For the people of the left coast: Oil is expensive now. It will stay that way until all the SUV driving idiots talking on cellphones get off the freeway. There is no democrat you can elect which which will change this fact. The democrats want to starve us of oil and the republicans want to put us deeper in debt. Who do you propose to elect? The rest of the country will give you one more chance, but your track record is looking pretty dismal.
    Aug 29, 2008. 03:49 AM | Likes Like |Link to Comment
  • Adjusted for Household Size, Real Income Reached an All-Time High in 2007 [View article]
    Paul&&...if you do not like America, stay off NYMEX. If we need people to use our services and complain, we have New Yorkers.

    Mark, you ever lie to someone taking a poll on the phone? Do you even answer the phone for a poll (I sure don't)?
    Aug 28, 2008. 05:34 AM | Likes Like |Link to Comment
  • The Reign of Uncertainty in Financial Markets [View article]
    Never try to teach a pig to sing. It is a waste of time and it annoys the pig.
    Aug 28, 2008. 04:59 AM | Likes Like |Link to Comment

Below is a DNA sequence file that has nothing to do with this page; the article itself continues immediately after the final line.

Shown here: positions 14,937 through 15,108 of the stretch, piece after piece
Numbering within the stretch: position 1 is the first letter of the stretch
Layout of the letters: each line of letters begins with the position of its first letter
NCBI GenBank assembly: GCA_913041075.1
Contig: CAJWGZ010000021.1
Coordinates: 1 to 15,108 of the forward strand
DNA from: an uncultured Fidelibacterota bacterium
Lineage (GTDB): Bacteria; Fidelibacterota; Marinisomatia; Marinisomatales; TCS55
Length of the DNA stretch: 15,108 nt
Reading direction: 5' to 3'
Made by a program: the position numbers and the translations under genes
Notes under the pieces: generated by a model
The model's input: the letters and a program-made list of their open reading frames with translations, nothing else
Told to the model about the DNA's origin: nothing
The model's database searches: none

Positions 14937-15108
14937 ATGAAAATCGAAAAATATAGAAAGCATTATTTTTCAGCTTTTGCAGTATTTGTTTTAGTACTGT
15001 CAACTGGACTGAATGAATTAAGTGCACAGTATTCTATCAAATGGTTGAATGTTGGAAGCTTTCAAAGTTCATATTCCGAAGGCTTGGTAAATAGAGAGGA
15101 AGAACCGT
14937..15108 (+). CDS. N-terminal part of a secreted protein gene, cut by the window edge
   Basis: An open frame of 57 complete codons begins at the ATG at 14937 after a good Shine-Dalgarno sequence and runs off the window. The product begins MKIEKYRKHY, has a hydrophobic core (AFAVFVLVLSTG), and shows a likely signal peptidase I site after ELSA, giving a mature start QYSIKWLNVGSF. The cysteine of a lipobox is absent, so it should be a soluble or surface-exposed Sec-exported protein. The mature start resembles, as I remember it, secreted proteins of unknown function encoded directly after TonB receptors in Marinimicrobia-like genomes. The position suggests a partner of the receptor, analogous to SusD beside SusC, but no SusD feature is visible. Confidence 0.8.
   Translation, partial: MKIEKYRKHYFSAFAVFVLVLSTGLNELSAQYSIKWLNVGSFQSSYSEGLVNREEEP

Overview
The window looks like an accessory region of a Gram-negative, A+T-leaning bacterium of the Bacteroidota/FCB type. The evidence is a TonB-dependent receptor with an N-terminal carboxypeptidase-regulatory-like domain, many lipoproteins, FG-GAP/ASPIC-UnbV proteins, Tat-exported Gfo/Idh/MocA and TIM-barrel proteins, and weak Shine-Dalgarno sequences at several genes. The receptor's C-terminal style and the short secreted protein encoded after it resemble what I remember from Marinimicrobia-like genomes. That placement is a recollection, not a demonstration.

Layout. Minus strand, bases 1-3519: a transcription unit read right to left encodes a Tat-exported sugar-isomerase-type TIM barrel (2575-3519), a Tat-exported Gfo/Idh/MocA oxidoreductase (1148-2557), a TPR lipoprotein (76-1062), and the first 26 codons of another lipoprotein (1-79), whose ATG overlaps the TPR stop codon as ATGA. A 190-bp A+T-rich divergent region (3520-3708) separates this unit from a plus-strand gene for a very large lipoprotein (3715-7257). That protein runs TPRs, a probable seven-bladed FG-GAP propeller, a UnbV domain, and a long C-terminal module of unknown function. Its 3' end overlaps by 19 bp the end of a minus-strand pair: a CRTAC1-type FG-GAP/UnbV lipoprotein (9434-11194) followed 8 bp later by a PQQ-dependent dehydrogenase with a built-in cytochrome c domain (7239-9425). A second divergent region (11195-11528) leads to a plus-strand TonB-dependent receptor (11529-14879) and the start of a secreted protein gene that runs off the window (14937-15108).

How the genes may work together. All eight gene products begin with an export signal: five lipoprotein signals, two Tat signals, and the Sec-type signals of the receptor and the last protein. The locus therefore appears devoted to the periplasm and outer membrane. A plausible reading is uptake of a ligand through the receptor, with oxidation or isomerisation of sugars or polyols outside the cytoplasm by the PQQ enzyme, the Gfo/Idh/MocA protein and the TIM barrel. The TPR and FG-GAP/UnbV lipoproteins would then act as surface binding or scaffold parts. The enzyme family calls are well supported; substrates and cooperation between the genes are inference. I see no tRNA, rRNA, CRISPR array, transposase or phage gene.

• Another Depression? [View article]
    Everyone is forgetting that the central bankers are not looking to become part of the unemployment statistics any time soon.

    Yes, we are in debt up to our eyeballs and that debt requires most of the planet's savings to keep it afloat. Yes, we do not have a lot of headroom to borrow more. Yes, the central bankers are aware of this.

    Why do you think the dollar rallied the last couple of weeks? Foreign dollar reserves at the Fed rose 100 billion in a couple of weeks. Why? The reason is twofold. One, to put downward pressure on commodity prices which were crippling economies worldwide because most of the commodities are priced in dollars. And two, to keep the US market from going further in the tank which will prompt further US borrowing to head off a collapse and put us closer to the day we cannot service the debt we owe them.